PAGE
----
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The Duty of Fair Dealing

Nov 1, 2015


An ASCE member files a complaint with the Committee on Professional Conduct (CPC) against another member, alleging that the latter has been using his new position as a city building official to pursue a "personal vendetta" against him. 

The complainant, a licensed structural engineer and land surveyor, has for several years provided design services to swimming pool contractors in a large locale in the western United States popular with tourists. Recently, however, the complainant's work has been hindered by what he sees as the accused member's obstructive behavior. He contends that the member has routinely rejected his design plans without cause, has made derogatory statements about his character and his work to clients, and has attempted to enlist other city officials in participating in this "harassing and defamatory" behavior.

Enclosed with the member's complaint are letters of support from two swimming pool contractors. The first describes his attempts to obtain a building permit for a residential swimming pool designed by the complainant. The contractor claims that the design plans sat on the building official's desk for what he deemed "a ridiculous amount of time" before being rejected with a lengthy list of corrections. When the complainant made all of the corrections and resubmitted the plans, the official rejected them a second time without further explanation. When contacted by the contractor to ask why the second submission had been rejected, the official would only say that if the contractor "had a competent engineer, he would know what was wrong."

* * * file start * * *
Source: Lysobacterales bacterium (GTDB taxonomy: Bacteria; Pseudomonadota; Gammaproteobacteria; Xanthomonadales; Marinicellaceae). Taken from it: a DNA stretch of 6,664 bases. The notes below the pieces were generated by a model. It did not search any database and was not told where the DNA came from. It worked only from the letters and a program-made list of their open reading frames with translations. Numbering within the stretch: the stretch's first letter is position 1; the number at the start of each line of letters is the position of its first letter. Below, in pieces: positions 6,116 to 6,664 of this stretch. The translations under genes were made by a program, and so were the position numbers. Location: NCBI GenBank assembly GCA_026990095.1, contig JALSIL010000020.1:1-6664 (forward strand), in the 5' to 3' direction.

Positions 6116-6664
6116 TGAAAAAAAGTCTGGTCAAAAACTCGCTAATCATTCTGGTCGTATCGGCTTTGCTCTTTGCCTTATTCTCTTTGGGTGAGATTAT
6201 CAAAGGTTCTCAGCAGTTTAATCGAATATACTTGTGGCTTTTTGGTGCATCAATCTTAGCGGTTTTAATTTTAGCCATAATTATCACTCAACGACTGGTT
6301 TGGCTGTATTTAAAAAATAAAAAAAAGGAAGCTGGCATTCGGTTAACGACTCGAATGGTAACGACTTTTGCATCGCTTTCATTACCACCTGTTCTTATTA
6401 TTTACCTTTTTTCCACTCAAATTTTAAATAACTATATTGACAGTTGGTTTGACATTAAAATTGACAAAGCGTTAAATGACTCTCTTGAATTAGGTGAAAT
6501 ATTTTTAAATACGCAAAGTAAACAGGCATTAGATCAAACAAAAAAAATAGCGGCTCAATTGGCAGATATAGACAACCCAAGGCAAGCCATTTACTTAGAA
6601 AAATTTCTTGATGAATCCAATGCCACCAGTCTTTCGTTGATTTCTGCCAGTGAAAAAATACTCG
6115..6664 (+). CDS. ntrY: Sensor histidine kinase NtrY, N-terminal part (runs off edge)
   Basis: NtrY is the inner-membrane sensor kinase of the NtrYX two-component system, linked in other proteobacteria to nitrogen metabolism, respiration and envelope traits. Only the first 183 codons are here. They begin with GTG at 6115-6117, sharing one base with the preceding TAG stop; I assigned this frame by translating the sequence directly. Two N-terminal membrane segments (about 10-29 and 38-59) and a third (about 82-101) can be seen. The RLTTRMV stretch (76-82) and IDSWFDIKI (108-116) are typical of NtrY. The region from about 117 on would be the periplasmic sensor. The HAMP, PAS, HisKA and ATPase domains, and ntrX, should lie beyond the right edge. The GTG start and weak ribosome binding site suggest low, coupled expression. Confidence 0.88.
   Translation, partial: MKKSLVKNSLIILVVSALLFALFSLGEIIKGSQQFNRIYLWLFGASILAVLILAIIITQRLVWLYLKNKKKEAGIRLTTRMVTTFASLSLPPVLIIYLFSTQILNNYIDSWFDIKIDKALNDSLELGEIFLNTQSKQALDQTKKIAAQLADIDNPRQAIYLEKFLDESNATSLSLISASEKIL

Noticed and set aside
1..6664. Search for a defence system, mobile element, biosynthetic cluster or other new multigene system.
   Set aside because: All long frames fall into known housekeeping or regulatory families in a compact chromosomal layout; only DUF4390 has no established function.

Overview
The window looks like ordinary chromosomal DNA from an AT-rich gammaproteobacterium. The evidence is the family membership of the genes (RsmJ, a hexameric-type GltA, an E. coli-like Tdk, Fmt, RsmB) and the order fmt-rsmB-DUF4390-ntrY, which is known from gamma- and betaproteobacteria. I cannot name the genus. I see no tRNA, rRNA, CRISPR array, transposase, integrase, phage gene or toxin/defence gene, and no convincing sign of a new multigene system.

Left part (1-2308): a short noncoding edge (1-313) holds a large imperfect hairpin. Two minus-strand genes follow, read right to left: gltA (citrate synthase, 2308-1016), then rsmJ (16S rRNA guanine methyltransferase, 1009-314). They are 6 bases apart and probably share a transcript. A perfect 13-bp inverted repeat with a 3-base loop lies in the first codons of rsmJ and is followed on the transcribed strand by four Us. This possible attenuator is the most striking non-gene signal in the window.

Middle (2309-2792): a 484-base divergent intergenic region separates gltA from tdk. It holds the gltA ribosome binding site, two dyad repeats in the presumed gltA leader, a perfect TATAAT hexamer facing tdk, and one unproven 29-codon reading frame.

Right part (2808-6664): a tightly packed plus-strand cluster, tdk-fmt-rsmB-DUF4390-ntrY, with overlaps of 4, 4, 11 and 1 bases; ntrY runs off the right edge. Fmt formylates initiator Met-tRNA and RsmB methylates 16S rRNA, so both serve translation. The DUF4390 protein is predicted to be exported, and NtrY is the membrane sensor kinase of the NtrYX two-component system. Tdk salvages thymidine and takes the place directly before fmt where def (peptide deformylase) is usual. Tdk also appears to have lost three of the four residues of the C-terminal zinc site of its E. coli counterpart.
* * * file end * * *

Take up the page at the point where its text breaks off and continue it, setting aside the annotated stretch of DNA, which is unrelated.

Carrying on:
The second contractor explains that he had personally delivered a set of plans to the building official and that the latter had become agitated upon seeing that the plans had been sealed by the complainant. The contractor states that the official had called the complainant an "irresponsible idiot" who "shouldn't be practicing as an engineer." The official further stated that he would not approve the contractor's permit until the contractor "got an engineer who knew what he was doing." The contractor adds that he had filed a complaint with the city manager's office and that subsequently the plans had been approved as submitted

The complainant provides dates and details of half a dozen other projects, each of which he feels demonstrates the building official's pattern of intentional delays, interference with clients, and defamatory comments about his work. Finally, the complainant notes that prior to taking full-time employment as a public servant, the accused member had himself been in the business of designing swimming pools for local contractors. The complainant alleges that the member's client base had declined significantly when the complainant moved into the area, and he opines that the member's present conduct is the result of his lingering resentment over those losses.


Did the city building official's actions violate ASCE's Code of Ethics?


While an engineer's ethical duties to a competitor are not nearly as extensive as those to an employer or client, ASCE's code nevertheless imposes a baseline requirement of fair dealing. Canon 5 reads as follows: "Engineers shall build their professional reputation on the merit of their services and shall not compete unfairly with others." Category (g) in the guidelines to practice for this canon is more pointed: "Engineers shall not maliciously or falsely, directly or indirectly, injure the professional reputation, prospects, practice or employment of another engineer or indiscriminately criticize another's work."

This canon 5 duty of fair dealing is likely to be violated when, by his or her words or deeds, an individual abuses a position of public authority to gain a private advantage over another. Furthermore, if an engineer's pursuit of a personal agenda prevents him or her from discharging public duties in an honest and impartial manner, then the engineer might also be in violation of canon 4's injunction to serve his or her employer as a "faithful trustee" and the obligation set forth in canon 6 to "uphold and enhance the honor, integrity, and dignity of the engineering profession."